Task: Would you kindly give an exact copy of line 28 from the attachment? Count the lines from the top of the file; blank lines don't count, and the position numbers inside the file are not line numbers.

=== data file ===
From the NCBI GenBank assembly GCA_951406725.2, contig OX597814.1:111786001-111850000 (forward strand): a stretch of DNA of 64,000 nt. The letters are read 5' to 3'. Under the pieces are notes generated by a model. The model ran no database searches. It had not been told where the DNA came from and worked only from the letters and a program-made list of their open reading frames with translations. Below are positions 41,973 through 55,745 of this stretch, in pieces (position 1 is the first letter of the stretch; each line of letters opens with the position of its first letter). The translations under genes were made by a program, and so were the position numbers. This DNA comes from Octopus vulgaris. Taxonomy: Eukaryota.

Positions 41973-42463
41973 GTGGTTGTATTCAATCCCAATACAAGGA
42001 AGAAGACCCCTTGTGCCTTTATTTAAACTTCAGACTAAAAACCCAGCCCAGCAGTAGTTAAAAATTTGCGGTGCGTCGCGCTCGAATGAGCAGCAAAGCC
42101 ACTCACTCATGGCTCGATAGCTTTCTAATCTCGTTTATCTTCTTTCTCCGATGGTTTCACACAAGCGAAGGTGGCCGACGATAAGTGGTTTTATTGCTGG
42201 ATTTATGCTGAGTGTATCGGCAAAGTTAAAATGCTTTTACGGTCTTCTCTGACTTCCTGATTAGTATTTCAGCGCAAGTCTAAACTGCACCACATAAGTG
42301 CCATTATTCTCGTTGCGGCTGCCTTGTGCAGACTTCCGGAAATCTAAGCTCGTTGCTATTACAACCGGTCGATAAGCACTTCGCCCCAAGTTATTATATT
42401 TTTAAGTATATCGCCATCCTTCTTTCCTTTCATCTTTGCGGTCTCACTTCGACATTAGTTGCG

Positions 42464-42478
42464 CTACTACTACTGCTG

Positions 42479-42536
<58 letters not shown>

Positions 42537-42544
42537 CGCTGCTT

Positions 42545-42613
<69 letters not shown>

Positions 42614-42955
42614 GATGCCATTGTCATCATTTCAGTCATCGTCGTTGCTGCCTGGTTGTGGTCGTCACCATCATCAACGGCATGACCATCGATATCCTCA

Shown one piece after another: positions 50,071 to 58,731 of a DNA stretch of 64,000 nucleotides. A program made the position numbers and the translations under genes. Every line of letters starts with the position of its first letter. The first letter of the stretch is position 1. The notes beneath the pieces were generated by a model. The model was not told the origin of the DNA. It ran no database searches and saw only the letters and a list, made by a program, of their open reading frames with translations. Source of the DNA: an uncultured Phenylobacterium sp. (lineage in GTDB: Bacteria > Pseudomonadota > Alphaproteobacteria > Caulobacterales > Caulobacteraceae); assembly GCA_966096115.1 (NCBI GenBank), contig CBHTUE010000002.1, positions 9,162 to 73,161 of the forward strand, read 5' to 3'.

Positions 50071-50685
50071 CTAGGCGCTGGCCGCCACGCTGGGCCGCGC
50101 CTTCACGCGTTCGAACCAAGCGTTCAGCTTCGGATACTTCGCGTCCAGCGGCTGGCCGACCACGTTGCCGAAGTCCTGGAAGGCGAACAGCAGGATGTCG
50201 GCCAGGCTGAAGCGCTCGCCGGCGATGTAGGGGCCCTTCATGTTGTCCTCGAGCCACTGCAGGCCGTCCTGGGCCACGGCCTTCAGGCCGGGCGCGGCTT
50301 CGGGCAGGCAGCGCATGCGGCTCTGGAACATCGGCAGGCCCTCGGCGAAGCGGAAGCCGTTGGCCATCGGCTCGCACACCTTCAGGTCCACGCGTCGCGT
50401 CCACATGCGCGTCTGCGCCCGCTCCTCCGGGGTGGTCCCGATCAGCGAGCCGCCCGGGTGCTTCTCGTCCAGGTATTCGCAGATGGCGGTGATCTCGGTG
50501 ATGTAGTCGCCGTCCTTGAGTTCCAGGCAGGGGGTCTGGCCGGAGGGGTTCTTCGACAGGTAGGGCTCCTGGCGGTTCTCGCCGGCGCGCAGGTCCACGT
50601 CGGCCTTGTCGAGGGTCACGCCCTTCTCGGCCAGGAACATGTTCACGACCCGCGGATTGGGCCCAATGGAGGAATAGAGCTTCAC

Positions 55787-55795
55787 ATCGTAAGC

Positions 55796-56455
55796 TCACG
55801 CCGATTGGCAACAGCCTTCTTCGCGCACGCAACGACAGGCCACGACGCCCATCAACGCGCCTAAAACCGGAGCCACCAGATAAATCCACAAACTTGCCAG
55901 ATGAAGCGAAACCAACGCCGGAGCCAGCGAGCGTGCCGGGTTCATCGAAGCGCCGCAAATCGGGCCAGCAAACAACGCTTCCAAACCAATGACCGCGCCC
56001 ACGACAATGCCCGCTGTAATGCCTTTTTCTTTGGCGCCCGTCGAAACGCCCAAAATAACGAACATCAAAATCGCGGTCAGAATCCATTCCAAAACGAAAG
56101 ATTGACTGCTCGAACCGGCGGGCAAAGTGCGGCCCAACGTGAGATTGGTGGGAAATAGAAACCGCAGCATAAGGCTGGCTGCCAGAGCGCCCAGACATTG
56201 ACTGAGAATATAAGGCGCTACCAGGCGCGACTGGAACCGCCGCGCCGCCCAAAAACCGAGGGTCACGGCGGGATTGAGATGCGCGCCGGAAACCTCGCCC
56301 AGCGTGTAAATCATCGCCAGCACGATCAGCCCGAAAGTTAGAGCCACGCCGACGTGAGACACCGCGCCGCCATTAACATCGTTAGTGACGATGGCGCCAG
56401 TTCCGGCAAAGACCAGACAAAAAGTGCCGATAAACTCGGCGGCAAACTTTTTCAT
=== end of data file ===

Positions 55787-55795